Using Print Media to Support Online Media

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While establishing an online presence is perhaps the most crucial and obvious step toward building a profitable e-commerce business, you should also consider using print media to attract business. Relying too much on the online medium can seriously hinder your firm's ability to draw new customers and take advantage of all available opportunities to generate business. Avoiding traditional media, such as print, can lead to tremendous lost potential. Moreover, if you don't move to capitalize on this advertising channel, your competitors may, and could edge you out of the market in the process.

Now that the dot-com craze is over, and customers, businesses, and investors alike are looking for comprehensive, integrated business models, your firm might benefit from print media support. No matter how established your brands, stitching together your online presence and a traditional print campaign to advertise your site is crucial to bringing in new online customers and building brand presence.

Technology can help you get the most out of your content, whether in print or online. Extensible markup language (XML), the lingua franca of e-commerce, is perfect in this regard, because it acts as a meta language that instructs machines how to interpret data in different contexts. So information generated with XML coding can be easily reformatted to suit online media, such as e-mail and your Web site, and print media in all its formats.

Once you decide to use print media to promote your firm, you are faced with a dizzying array of choices. It's up to you to figure out which options best suit your firm's purposes and budget. Print media options range from newpaper and magazine advertisements to direct-mailing campaigns to mail-order catalogs.

For each kind of print media campaign, there are numerous considerations, and each must be aligned to accomplish your firm's goals. To begin with, you must have a clear understanding of your target audience: What kinds of media are they likely to use frequently and respond to? Will the cost of reaching one demographic group through medium X outweigh the cost of attracting another demographic through medium Y? How important is each demographic group to your long-term sales? Where can you cut costs, and where is it best to spare no expense? Should you produce glossy brochures for a direct-mailing campaign, or will your particular target audience respond equally well to a simple text letter that points to your more comprehensive and interactive Web site? In other words, you must determine what is required to reel customers into your Web site, where the focus of your business is.

Another consideration is to be sure to maintain seamless compatibility of information between your online and print media channels. This is done best when both your online information and your print channels originate via common databases and text programs. That way, you only need to format them for their different channels after the fact. The main difference, of course, is that print can't be changed on a moment's notice like your Web site can. Thus, it's crucial that any print media support does just that: it must support the online medium by referencing and pointing readers to your online site, where the most up-to-date, interactive, and useful data can be found. This seamless integration of your online and print media channels is known as channel harmony. That is, you bring your various outreach and sales channels into a symbiotic relationship by systematizing them and making them, effectively, communicate with each other for the customer's benefit.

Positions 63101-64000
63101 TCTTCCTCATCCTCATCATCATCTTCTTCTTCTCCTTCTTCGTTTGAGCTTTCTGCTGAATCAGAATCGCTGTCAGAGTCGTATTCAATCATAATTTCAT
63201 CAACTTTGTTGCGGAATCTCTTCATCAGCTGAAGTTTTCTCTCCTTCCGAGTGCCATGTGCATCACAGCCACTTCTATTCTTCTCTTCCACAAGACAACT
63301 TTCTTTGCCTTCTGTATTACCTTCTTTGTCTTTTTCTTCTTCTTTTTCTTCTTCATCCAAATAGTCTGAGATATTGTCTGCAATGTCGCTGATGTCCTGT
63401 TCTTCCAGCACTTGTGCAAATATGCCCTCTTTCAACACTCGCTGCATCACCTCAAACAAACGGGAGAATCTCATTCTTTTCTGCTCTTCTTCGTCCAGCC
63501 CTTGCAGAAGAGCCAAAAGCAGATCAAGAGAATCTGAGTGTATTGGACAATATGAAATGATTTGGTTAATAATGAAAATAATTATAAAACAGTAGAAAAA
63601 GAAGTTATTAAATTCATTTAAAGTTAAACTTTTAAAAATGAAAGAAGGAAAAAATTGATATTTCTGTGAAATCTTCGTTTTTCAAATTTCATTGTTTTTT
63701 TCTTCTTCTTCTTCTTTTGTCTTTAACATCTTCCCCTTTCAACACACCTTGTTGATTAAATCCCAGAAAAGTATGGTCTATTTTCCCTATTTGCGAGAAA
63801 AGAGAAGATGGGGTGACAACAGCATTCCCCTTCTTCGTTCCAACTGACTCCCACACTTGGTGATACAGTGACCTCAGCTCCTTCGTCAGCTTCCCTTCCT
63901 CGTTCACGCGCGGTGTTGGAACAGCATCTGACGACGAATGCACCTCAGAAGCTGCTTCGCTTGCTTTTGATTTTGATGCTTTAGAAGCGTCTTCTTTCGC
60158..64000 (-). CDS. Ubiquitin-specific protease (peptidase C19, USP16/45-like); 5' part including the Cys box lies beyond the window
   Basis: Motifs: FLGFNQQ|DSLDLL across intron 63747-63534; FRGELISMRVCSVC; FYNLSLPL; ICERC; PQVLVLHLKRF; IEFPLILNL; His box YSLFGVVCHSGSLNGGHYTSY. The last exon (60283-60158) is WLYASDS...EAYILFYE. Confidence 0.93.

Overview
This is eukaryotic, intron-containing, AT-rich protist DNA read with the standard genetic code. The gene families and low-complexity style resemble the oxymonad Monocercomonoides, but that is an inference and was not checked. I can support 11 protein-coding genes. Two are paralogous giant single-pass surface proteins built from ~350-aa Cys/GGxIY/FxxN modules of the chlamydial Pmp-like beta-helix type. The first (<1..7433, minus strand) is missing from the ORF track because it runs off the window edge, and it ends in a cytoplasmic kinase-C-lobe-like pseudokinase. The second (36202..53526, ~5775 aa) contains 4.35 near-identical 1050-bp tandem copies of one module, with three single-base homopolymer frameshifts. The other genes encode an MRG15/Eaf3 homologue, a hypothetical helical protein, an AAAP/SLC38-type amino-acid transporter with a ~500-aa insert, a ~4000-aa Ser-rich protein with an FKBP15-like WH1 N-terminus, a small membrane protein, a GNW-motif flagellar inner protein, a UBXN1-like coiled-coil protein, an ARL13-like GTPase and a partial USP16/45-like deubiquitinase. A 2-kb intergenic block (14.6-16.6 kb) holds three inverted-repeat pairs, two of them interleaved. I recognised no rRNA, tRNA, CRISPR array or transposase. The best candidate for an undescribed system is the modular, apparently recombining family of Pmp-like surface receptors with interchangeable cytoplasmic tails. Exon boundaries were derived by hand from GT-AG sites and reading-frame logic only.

All things being equal, you're best off trying to steer customers garnered through a print channel, such as a catalog, to your Web site to make their purchases, if only because processing orders via the Web is much cheaper than with call centers and paper forms. Moreover, since e-commerce is your business, your print media should try to encourage customers to take advantage of your online storefront, the heart of your operations, while still trying to draw in as many new customers via print as possible.

In catalogs, especially, it's important to vigorously promote your Web site. Simply appending your site address and an e-mail address to the pages isn't enough. If you want to drive customers to your Web site, it's vital that you give them a reason. This could involve entire pages devoted to advertising just the Web site itself, showcasing the offerings that await customers online and providing instructions on how to place orders over the Web. You should explain the advantages of using the Web and provide other information that highlights the unique character and importance of your Web site.

Still, you don't want to go through all the trouble of creating print media only to sell it short. Some customers prefer to make purchases offline, and for them your print media should stand on its own. This is particularly true of catalogs. While touting your Web site, you don't want to defeat the purpose of having a catalog to begin. You should take steps to outfit your organization to handle mail and call-center orders from the catalog or other print media as required in order to maximize sales and customer satisfaction.


James, Dana. "Fine Print Works Well for E-retailers." Marketing News, August 28, 2000, 4.

McKeon, John. "Accepting the Online Challenge." Graphic Arts Monthly, June 1999, 97.

Phillips, John T. "XML for Content and E-commerce." Information Management Journal, April 2001, 54.

Wilder, Clinton. "Real-World Site Ads Pay Off." InformationWeek, May 24, 1999, 85.